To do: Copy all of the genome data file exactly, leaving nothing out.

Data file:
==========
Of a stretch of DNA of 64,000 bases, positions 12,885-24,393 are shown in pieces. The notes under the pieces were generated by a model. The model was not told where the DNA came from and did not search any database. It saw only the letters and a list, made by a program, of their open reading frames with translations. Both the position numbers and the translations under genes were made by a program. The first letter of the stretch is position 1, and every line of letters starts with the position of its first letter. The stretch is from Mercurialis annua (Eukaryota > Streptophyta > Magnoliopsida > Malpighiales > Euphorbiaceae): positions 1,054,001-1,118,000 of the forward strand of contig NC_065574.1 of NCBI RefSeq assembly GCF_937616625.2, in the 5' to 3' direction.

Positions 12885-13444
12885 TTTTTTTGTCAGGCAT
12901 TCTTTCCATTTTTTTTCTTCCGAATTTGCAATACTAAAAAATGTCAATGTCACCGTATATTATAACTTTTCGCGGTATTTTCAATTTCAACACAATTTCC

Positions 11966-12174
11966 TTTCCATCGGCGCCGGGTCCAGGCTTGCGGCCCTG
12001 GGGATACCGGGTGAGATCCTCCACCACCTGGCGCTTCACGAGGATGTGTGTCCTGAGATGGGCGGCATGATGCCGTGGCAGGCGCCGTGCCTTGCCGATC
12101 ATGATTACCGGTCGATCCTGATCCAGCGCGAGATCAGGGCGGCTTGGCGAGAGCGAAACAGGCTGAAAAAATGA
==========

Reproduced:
Of a stretch of DNA of 64,000 bases, positions 12,885-24,393 are shown in pieces. The notes under the pieces were generated by a model. The model was not told where the DNA came from and did not search any database. It saw only the letters and a list, made by a program, of their open reading frames with translations. Both the position numbers and the translations under genes were made by a program. The first letter of the stretch is position 1, and every line of letters starts with the position of its first letter. The stretch is from Mercurialis annua (Eukaryota > Streptophyta > Magnoliopsida > Malpighiales > Euphorbiaceae): positions 1,054,001-1,118,000 of the forward strand of contig NC_065574.1 of NCBI RefSeq assembly GCF_937616625.2, in the 5' to 3' direction.

Positions 12885-13444
12885 TTTTTTTGTCAGGCAT
12901 TCTTTCCATTTTTTTTCTTCCGAATTTGCAATACTAAAAAATGTCAATGTCACCGTATATTATAACTTTTCGCGGTATTTTCAATTTCAACACAATTTCC

Positions 11966-12174
11966 TTTCCATCGGCGCCGGGTCCAGGCTTGCGGCCCTG
12001 GGGATACCGGGTGAGATCCTCCACCACCTGGCGCTTCACGAGGATGTGTGTCCTGAGATGGGCGGCATGATGCCGTGGCAGGCGCCGTGCCTTGCCGATC
12101 ATGATTACCGGTCGATCCTGATCCAGCGCGAGATCAGGGCGGCTTGGCGAGAGCGAAACAGGCTGAAAAAATGA